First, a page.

After throwing away ninth-place and seven points on the last lap of the Japanese GP last week, Bagnaia did not allow the competition to press him into a mistake. He fell back as far as fourth before retaking the final position on the podium.

“It’s like a win for me, this podium,” Bagnaia. “My first podium in the wet and then there was a mix of conditions, so I’m very happy. I want to thank Jack Miller. Before the race, he gave me a motivational chat.”

Miller led the first half of the Thai Grand Prix before giving up the top spot to Oliveira and then held on to finish second. Coupled with his Japanese GP win, Miller is now fully in the MotoGP championship battle with a 40-point deficit, but he will need a string of results like Bagnaia has put together in recent weeks – and he needs Bagnaia to lose momentum.

Miller’s home Grand Prix in Australia is next up on the calendar in two weeks.

Bagnaia entered the race 18 points behind Quartararo after he failed to score any in Japan. The balance of power has rapidly shifted, however, with Quartararo now failing to earn points in two of the last three rounds. Bagnaia won four consecutive races and finished second in the five races leading up to Japan. His third-place finish in Thailand is now his sixth MotoGP podium in the last seven rounds.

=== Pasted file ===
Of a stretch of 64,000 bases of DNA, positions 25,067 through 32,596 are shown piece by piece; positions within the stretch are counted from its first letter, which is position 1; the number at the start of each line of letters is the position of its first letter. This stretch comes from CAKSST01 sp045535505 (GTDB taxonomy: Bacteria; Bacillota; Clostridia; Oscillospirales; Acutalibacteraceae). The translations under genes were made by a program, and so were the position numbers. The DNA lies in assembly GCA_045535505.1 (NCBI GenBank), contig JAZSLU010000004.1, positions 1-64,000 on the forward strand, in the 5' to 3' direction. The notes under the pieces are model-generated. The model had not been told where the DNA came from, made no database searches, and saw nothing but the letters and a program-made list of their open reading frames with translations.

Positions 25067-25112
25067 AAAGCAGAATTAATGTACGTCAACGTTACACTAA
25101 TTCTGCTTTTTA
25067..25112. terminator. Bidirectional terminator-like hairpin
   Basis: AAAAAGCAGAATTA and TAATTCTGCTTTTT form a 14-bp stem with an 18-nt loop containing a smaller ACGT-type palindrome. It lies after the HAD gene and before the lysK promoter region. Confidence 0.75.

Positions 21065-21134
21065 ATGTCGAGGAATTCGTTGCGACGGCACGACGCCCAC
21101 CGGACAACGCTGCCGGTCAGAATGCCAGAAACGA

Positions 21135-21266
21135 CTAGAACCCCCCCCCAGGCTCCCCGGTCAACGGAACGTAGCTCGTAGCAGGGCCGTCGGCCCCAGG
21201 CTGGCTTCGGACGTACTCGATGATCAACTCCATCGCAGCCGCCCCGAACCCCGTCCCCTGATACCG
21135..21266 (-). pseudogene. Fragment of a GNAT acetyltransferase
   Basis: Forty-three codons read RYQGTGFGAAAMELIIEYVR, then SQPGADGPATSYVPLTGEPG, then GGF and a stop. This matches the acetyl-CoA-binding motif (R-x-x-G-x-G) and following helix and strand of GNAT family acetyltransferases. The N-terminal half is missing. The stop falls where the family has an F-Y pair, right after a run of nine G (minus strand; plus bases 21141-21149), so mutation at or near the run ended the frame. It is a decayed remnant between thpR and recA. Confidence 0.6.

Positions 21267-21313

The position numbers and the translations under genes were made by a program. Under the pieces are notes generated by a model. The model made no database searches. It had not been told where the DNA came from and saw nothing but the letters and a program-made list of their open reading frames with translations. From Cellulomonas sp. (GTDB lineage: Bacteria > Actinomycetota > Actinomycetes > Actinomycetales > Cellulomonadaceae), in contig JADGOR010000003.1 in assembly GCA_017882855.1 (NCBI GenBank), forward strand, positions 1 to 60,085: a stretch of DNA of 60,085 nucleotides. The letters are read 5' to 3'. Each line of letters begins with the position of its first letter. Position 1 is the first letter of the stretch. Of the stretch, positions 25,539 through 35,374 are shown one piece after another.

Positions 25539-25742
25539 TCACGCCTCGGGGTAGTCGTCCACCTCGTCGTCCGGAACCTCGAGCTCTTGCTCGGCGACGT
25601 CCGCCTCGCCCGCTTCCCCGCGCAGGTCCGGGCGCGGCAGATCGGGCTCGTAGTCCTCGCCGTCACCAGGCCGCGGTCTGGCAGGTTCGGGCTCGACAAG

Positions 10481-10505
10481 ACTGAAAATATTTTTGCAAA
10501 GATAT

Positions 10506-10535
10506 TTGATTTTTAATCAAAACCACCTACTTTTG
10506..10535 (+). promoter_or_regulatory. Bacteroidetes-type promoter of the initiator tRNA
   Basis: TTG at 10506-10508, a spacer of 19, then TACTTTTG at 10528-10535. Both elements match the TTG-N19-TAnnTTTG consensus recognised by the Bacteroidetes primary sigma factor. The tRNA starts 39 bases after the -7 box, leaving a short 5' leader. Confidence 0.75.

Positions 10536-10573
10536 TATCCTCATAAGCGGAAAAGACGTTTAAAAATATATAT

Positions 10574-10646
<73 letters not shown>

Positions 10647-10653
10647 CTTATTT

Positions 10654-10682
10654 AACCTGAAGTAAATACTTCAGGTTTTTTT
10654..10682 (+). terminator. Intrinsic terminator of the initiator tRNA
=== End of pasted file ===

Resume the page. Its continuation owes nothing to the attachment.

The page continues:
Aleix Espargaro entered the race third in the standings with a 25-point deficit to Quartararo, but was able to close the gap by only five after getting hit with a long-lap penalty for aggressive riding when he pushed Darryn Binder off course during a pass for position. Espargaro finished 11th.

Rain mixed up the Moto2 running order in the MotoGP Thai Grand Prix as well. Starting on a wet track, Somkiat Chantra led the opening lap in his home Grand Prix. He could not hold onto it and crashed one circuit later, but still gave his countrymen a moment of pride by winning the pole.

Half points were awarded as the race went only eight laps before Tony Arbolino crossed under the checkers first with Filip Salac and Aron Canet rounding out the podium.

American Joe Roberts earned another top-10 in eighth with Sean Dylan Kelly finishing just outside the top 10 in 11th.